The closing lyric of “The Only Black Guy at the Indie-Rock Show” goes, “I wonder if white folks who like Jay-Z often feel as alienated as me,” which opens a conundrum. Somewhere between the Beastie Boys and Eminem, hip hop became one of the most popular art forms on earth, one socially acceptable for white people to like. Whereas American society quickly co-opted and overtook rock‘n’roll, crafting it into its own (white) image, hip hop remained in the category of “black” music and ultimately became the easiest way to stick it to the Baby Boomer Establishment. Soon, African-Americans were recognized as the arbiters of cool — finally recognized for our contributions to American popular culture, dating back almost an entire century — and whiteness became a synonym for squareness.
The reason why the Stuff White People Like humor genre has so many holes in it is because the vast majority of the things lampooned are not white-specific, they’re creature comforts of the middle class. But the lines between race and class are getting blurrier and blurrier by the day, and there are quite a few people of color being born into comfortable financial situations who will likely never know what it’s like to be poor. Thus, memes like White Person Bingo end up portraying a common theme in popular culture: class stereotyping poorly and tastelessly masquerading as race stereotyping. This is hugely problematic because it implies people of color are exempt from liking or owning things that are associated with the middle class. Sometimes the people who make these jokes don’t realize there’s a not-so-fine line between craft beer and malt liquor, and it’s not a line of color.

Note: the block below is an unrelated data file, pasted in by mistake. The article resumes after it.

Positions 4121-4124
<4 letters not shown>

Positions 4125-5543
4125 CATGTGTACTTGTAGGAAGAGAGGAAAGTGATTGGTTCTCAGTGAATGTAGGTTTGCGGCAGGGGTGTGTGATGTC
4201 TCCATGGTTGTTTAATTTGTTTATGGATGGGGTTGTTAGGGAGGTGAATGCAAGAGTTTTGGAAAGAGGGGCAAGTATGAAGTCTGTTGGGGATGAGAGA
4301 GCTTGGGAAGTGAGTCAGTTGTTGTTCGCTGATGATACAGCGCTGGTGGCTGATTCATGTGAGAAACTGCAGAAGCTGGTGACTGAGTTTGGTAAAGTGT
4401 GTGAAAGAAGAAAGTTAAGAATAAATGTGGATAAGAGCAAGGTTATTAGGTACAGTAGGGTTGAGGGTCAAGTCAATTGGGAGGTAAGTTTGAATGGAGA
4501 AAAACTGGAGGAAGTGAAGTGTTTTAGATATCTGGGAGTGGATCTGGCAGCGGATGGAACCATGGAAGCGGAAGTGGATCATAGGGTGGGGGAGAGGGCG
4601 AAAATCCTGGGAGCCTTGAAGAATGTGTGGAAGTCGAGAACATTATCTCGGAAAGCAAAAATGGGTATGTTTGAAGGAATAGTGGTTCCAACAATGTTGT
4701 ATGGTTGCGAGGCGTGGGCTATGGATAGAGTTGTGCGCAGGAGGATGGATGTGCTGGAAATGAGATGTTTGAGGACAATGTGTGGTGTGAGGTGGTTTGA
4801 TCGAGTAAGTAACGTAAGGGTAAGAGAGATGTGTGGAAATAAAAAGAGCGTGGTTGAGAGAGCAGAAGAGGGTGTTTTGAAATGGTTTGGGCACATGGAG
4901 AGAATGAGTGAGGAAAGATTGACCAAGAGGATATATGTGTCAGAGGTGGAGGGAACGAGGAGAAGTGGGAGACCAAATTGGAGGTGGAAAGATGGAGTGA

There is the implicit notion that indie rock is generally linked to the “highbrow middle class” end of American culture. (If your Average American Joe drew a line that connected NPR, indie rock, and white people, that line would be straight as an arrow.) Critics and fans suggest it’s an auteur’s medium, while areas of art chiefly practiced by people of color are most often celebrated for their immediacy and accessibility. (In layman’s terms, the most acclaimed works by POC are things you don’t have to think hard about.) This line was less defined in 2012 (Channel Orange and goodkid, M.A.A.D. city, for instance), but the topic of race and class frequently come up when an artist of color creates something widely considered “highfalutin’” or “artistic.” And then critics fall out of their seats to praise genres of music they generally don’t care about, they pretend the entire world has changed because a person of color has created a challenging piece of art. “These artists are moving beyond the artistic vocabulary of the environment,” they’re likely to say.
But what about those kids of color born into the middle class? It’s likely that they’re going to be turned onto the culture all on their own, without the cooler older siblings who passes down their Pixies records. Also, what about the kids of color born into poverty, ones who take solace in skateboarding and punk? Couldn’t we safely assume the vast majority of people who regularly read this website have Screaming Females (or at least Screaming Trees) listed after Schoolboy Q in their iTunes libraries?
— Martin Douglas, “The Only Black Guy At The Indie Rock Show,” MTVHive.com 1/16/13
OkCupid thinks one of my strongest personality traits is that I am “less indie” than the average bisexual 23 year old woman. I find that…laughable. It wholly and definitively depends upon whose standards you’re measuring me by.